Kkimberly asks: In schools they sell bottled water and encourage the children to buy it by putting vending machines around why isn’t there any filtering machines, shouldn’t this be the place to start?
Jon Dee: We are currently talking with a number of schools to get them to put filtered water (bubblers) into schools where children can refill bottles free of charge. Not only will this save families money, it will also reduce the impact that these children have on the environment. Telling children that tap water is better for the environment is a good environmental lesson for them to learn.
blenzo asks: If I use a filter, does that remove the fluoride from tap water?
Jon Dee: You can get filters that remove fluoride from tap water, these tend to be more expensive than the other filters which people commonly use. You can find more information about this at the www.bottledwateralliance.com.au
greg12 asks: Why don't the other states implement the bottle return refund that SA has it would encourage people and allow kids to earn some pocket money
Jon Dee: In South Australia the container deposit scheme that they have in place means that the recycling rate for soft drink bottles and bottled water is double that of other states outside of SA that do not have a container deposit scheme. The government have to look closely at this issue and industry and councils need to work together to improve the recycling rates of states that do not have the container deposit scheme.
mr-indo asks: Do you think campaigns should be set up, to 'advertise' the use of tap water instead of bottled water?
Jon Dee: Absolutely, that is the reason why Do Something launched this campaign to promote tap water over bottled water. And this is tremendous scope for people to save a lot of money while helping the environment at the same time. The Australian Government could be doing a lot more than it is currently doing to show people the many ways that they can save money while by reducing their day to day environmental impact. Bottled water is only one example of reducing food waste, energy use and the use of petrol are just some of the many ways where people can save money and help the environment without impacting on their quality of life. The sooner the government does more to do that, the better.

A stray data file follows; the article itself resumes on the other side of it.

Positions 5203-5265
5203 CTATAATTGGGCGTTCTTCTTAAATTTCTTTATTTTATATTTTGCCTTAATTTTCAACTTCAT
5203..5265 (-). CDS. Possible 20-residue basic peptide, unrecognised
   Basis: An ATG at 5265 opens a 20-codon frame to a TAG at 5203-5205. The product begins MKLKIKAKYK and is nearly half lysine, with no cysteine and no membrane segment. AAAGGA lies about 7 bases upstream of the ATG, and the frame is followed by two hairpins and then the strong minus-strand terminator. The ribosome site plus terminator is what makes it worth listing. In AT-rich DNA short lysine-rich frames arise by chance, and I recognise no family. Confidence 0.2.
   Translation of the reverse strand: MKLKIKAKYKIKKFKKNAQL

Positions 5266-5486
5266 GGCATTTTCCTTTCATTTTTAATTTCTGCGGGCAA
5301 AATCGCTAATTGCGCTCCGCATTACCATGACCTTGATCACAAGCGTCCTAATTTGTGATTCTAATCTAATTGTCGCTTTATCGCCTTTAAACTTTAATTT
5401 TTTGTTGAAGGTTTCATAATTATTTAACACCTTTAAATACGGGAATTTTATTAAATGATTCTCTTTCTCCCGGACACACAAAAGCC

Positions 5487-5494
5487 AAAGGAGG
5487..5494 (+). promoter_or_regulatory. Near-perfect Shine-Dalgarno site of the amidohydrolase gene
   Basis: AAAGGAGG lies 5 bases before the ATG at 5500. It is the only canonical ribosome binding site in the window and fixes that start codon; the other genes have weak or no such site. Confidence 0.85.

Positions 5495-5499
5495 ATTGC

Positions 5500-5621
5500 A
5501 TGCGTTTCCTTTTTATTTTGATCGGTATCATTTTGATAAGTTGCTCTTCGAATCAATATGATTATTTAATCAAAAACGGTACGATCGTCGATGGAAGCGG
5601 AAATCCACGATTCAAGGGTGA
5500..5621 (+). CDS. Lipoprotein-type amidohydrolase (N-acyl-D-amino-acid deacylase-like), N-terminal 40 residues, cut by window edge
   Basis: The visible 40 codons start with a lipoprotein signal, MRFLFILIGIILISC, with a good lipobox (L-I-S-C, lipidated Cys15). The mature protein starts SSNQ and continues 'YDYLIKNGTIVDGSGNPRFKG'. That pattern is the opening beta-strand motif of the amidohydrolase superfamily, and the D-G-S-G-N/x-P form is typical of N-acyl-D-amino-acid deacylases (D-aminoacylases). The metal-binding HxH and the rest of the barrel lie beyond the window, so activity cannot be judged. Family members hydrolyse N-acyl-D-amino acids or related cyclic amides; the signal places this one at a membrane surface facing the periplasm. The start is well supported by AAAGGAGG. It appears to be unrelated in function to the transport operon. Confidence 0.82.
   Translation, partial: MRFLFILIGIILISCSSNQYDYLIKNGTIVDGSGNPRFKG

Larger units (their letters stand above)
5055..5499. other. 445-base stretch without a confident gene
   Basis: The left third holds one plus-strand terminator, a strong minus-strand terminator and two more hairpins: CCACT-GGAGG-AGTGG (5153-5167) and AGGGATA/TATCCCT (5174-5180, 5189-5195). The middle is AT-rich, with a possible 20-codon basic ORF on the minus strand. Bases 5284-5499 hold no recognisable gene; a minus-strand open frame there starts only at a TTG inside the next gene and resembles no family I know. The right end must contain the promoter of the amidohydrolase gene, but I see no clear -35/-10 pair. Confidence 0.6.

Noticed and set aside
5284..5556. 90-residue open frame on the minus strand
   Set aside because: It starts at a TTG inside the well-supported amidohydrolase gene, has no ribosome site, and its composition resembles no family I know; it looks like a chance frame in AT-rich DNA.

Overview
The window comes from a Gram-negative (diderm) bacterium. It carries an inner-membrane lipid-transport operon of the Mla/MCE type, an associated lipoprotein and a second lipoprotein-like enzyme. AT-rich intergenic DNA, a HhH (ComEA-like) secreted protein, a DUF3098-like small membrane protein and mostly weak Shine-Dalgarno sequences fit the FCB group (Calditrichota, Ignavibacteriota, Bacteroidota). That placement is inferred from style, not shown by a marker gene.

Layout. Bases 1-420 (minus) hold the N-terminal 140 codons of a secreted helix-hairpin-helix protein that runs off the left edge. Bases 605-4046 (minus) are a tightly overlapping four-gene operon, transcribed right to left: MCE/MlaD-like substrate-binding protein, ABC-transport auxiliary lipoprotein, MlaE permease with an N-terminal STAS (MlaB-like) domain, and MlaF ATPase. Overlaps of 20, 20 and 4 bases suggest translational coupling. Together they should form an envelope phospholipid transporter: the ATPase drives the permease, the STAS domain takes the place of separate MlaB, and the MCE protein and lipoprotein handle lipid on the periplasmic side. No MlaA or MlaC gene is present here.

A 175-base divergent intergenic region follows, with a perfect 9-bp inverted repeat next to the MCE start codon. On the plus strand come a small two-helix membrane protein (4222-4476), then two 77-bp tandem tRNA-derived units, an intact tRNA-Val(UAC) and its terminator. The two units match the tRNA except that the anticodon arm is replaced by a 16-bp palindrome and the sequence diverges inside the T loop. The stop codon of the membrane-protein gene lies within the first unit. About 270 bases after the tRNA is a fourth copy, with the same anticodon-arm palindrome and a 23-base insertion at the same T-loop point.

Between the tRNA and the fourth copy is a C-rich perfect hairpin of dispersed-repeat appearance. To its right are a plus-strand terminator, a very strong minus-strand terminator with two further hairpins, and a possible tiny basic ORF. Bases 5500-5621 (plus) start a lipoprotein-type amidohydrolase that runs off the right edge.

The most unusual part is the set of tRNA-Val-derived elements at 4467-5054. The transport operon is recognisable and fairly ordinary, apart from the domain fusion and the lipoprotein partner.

vin111 asks: I have been the biggest sucker in this because I'm a bit of a health buff. Your segment was really interesting to me as it will save me heaps of money. Do you recommend water straight from the tap, or is it healthier to have a filter? What do you recommend for the healthiest water?
Jon Dee: I would always recommend water in the first instance, unless you find information about your local tap water supply that proves otherwise. In the event that you have any concerns about your tap water supply, then your best option is to get a filter for your home. There are water filter jugs available in your local supermarket, however if you want the best filter as you have indicated then an under the sink filter is by far the best way to go. There are many brands on the market you should research.
Benjo asks: I missed the story, hope this wasn't covered. Do you feel government's must step in to stop this, or are you just hoping the public wakes up?
Jon Dee: We are trying to get the public to wake up to the fact that they are wasting a huge amount of money when they buy bottled water. There is a very strong argument that the water which comes out of your tap in many cases is better for you and it costs a fraction of the amount. One of the great things about doing this story on 60 Minutes is that Do Something is able to get this message out to a very wide audience. And as a result we hope that bottled water usage will go down. It is time we woke up to the fact that bottled water is tremendously over priced for that it is.